I’ve said quite a bit here, but the sheer amount of examples of disgusting meat productions is enough to testify to the fact that these super-corporations are content to sell us these unhealthy animals that have been tortured and abused their entire lives. Would you still eat that hamburger if you had to watch the accelerated-growth, weakly-diseased cow dragged from a stinking pile of shit into the slaughterhouse, where its first shocked with an electrical jolt to the brain, then watch its throat slit while still conscious, left alive hanging for its blood to drain, then ground to thousands of bits by illegal, underpaid workers that don’t have to report when the dull knives slice their arms open and their blood mixes freely with the cows meat?
For me personally, what matters is not the consumption of meat, but the atrocious manner in which the animals that end up in the supermarket live (and die), and the absolute incredible amount of food that is consumed in the West, at the expense of the planets agriculture and starving billions. For every pound of beef, it is estimated that anywhere from 5 to 16 pounds of grains is gobbled up by these animals that could be used for human consumption (as billions starve daily). .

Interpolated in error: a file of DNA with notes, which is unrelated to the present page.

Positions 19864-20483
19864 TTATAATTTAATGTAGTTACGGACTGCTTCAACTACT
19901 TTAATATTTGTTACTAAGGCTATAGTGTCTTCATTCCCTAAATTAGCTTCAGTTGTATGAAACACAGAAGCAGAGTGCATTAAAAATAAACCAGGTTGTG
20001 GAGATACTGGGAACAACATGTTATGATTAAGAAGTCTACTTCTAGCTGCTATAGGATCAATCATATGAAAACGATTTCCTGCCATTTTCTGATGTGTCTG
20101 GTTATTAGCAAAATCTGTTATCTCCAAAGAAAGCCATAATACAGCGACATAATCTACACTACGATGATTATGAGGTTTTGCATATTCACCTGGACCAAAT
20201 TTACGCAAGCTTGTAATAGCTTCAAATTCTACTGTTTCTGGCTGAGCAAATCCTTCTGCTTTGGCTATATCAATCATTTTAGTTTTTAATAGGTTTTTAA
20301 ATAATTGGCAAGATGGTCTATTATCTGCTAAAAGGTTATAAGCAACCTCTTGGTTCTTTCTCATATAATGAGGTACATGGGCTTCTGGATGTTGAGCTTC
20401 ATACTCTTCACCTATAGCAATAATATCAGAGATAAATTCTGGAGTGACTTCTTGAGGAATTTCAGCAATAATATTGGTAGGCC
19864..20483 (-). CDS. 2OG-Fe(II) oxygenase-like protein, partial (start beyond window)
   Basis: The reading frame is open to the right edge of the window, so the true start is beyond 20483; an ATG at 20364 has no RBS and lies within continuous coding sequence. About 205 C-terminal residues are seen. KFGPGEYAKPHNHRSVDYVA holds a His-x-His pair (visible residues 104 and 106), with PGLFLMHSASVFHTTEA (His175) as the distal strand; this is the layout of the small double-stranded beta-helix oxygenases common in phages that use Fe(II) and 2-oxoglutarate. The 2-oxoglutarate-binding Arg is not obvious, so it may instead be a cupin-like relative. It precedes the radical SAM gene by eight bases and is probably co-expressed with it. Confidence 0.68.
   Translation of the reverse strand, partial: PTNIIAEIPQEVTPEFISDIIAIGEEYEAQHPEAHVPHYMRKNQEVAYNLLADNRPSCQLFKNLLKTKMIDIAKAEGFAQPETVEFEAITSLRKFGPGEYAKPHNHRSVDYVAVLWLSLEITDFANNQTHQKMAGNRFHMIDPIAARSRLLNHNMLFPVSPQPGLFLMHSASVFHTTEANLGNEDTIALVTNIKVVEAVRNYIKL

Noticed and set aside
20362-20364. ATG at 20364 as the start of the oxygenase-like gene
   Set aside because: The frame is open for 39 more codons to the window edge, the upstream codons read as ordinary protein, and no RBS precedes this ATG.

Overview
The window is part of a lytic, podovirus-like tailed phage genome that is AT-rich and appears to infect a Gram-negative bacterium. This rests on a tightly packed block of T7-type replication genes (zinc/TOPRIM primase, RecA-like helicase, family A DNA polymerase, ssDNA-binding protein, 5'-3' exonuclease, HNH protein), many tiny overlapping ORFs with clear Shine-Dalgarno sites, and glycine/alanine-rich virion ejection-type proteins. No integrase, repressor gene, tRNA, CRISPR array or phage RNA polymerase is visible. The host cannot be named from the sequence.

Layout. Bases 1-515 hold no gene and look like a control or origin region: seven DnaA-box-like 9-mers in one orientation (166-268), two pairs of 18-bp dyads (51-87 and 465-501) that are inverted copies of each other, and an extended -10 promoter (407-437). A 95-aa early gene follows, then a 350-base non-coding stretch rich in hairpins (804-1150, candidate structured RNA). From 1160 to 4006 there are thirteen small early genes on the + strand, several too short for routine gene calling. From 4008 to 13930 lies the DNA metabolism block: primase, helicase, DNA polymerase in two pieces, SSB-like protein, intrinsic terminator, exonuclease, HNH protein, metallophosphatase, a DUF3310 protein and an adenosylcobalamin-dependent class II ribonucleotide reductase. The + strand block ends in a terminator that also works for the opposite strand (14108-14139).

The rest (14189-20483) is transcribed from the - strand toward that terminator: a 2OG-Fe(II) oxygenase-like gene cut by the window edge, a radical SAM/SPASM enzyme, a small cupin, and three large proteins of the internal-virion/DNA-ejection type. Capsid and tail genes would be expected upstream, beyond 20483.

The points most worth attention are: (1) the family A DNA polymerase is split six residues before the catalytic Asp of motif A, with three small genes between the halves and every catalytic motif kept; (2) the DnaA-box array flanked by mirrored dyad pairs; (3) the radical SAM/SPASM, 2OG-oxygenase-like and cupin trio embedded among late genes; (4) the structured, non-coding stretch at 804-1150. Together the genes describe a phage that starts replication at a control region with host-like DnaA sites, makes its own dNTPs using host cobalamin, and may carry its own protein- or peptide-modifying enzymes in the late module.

I am not promoting strict vegetarianism (though I think this is a very healthy practice when done right) as I am not against eating meat. What I am against is the inhumane treatment of animals and the over-consumption of meat. At what cost are we eating these meats that go through processes too hideous to conceive of? While I find PETA rather extremist at times, I do recommend taking a look at the videos they have managed to capture while visiting various slaughterhouses– if your stomach can bear it (www.peta.org ). And if your stomach can’t bear it, I would think twice about why it is you can’t watch what the animals go through to get to your plate, but you have no problem when it’s on your plate. Out of sight, out of mind, is an outdated concept that is ruining the health of our planet on too many levels. Where is the love?
“Overconsumption of meat by the rich means hunger for the poor” – Rene Dumont, France’s National Agricultural Institute, Rome 1974.
“If slaughterhouses had glass walls, everyone would be vegetarian.” – Paul McCartney
For anyone interested in if I’m practicing what I preach, I avoid red meats and almost always buy my chicken, fish and eggs as hormone-free, antibiotic-free, grain-fed, free range products from organic, sustainable farming/harvesting practices.
Suffering, stumbling, staggering cow at AgriProcessors/Rubashkin facility in Postville, Iowa.
Next Week: Fruit and Veggies?